Tesla destination charger is basically a privately owned Tesla Wall Connector operated by a business to attract customers to the business. As a business, why would I invest in Tesla Wall Connector instead of standard L2 system, where I can cater to all EV cars, including Tesla. There is marketing relationship between Tesla and businesses. Tesla gets to increased charging footprint. Business gets free advertising on Tesla charging maps, see Ayers Hotel. Also keep in mind that Tesla Superchargers and Destination Chargers are always intended for Tesla cars, hence lacking of mechanism for billing. This is just another case of Betamax vs. VHS. Better technology does not always win.

I am blessed with a supercharger station on my daily route, where I do 90% of charging. I use the mobile connector at home to top off for a trip or for emergency. When I go to my favorite restaurant to eat, I would use ChargePoint and the included J1772 adapter to charge. I paid $2 for 2 hours and have a nice parking space, about the same cost as valet parking.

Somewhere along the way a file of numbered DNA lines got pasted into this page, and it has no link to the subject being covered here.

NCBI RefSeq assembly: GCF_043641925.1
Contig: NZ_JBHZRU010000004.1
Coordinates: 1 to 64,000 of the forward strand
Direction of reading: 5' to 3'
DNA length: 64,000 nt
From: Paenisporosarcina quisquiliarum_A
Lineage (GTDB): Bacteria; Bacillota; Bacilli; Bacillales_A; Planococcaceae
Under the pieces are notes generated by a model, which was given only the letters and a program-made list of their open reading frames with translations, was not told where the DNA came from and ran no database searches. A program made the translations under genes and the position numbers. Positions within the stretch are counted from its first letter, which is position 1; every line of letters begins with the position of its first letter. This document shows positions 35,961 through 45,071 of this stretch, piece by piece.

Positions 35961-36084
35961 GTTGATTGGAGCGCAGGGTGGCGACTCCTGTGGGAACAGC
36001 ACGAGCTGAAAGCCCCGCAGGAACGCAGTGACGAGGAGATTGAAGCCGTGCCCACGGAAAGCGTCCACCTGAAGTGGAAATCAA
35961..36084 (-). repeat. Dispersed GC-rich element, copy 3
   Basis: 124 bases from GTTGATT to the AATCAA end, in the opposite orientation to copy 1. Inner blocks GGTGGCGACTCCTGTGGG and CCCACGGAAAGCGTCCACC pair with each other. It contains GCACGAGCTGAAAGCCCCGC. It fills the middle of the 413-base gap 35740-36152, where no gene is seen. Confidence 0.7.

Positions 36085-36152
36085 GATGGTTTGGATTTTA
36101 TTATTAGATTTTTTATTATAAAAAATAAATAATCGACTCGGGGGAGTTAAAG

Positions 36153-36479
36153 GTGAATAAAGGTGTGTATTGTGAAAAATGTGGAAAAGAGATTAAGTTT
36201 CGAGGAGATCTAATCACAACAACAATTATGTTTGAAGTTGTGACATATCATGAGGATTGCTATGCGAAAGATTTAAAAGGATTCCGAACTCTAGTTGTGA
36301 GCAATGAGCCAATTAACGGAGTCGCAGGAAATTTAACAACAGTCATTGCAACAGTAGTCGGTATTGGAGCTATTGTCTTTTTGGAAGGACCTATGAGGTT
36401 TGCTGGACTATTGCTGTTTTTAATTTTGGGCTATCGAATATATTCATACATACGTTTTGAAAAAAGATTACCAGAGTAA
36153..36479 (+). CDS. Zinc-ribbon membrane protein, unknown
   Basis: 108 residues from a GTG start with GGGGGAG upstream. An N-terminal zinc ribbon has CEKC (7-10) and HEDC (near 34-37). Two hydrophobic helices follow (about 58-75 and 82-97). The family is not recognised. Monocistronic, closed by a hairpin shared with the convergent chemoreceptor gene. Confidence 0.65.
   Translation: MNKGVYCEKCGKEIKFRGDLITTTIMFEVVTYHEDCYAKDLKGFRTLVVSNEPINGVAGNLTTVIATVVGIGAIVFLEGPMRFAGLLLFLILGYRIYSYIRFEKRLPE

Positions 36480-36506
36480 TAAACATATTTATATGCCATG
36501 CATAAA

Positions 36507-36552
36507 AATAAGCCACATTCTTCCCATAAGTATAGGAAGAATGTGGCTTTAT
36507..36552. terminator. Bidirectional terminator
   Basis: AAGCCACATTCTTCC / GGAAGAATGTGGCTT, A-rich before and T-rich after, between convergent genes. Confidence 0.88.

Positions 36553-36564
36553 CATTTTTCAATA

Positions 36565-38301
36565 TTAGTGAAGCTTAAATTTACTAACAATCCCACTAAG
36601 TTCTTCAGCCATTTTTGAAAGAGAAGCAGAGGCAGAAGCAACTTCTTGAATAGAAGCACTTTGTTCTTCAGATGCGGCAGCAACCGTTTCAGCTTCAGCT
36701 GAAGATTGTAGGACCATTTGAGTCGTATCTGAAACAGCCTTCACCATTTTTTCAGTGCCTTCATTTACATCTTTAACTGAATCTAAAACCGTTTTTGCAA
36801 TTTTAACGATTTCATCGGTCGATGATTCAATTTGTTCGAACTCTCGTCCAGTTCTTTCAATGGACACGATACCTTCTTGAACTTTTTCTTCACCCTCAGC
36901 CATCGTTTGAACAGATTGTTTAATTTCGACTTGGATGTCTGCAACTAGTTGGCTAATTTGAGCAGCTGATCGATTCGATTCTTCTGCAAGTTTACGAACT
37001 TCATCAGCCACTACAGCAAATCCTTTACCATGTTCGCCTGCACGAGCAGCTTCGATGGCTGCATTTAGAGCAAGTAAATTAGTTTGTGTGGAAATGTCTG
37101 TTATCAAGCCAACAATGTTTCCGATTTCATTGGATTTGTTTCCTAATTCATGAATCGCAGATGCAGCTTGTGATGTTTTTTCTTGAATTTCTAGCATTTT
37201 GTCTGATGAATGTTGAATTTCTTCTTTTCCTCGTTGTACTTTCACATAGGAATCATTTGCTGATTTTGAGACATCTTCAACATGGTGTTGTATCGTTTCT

I didn't want to invest $550 plus about $750 $1,000 to install the circuit for a HPWC. It's not that it is NOT superior charging system, it's just I don't know what other EV cars I might get in the near future. If I get a non-Tesla, I want to have a common charging system for both.

kaffine | October 10, 2016

@milesbb Thanks. I didn't notice the switch for voltages above 240V now I'm confused as they state 240V is the max. I did find a post where someone had installed it on a 277V circuit and was able to use it.

@leskchan I can see a business only installing Tesla HPWC especially if they got them for free or reduced cost from Tesla. Or a business owner not knowing anything about EV but has a very vocal customer that has a Tesla and keeps requesting a HWPC be installed. As it is the business that is paying for the electricity for the destination chargers I don't think they would care if a non-Tesla used it as long as the owner of the car was a customer.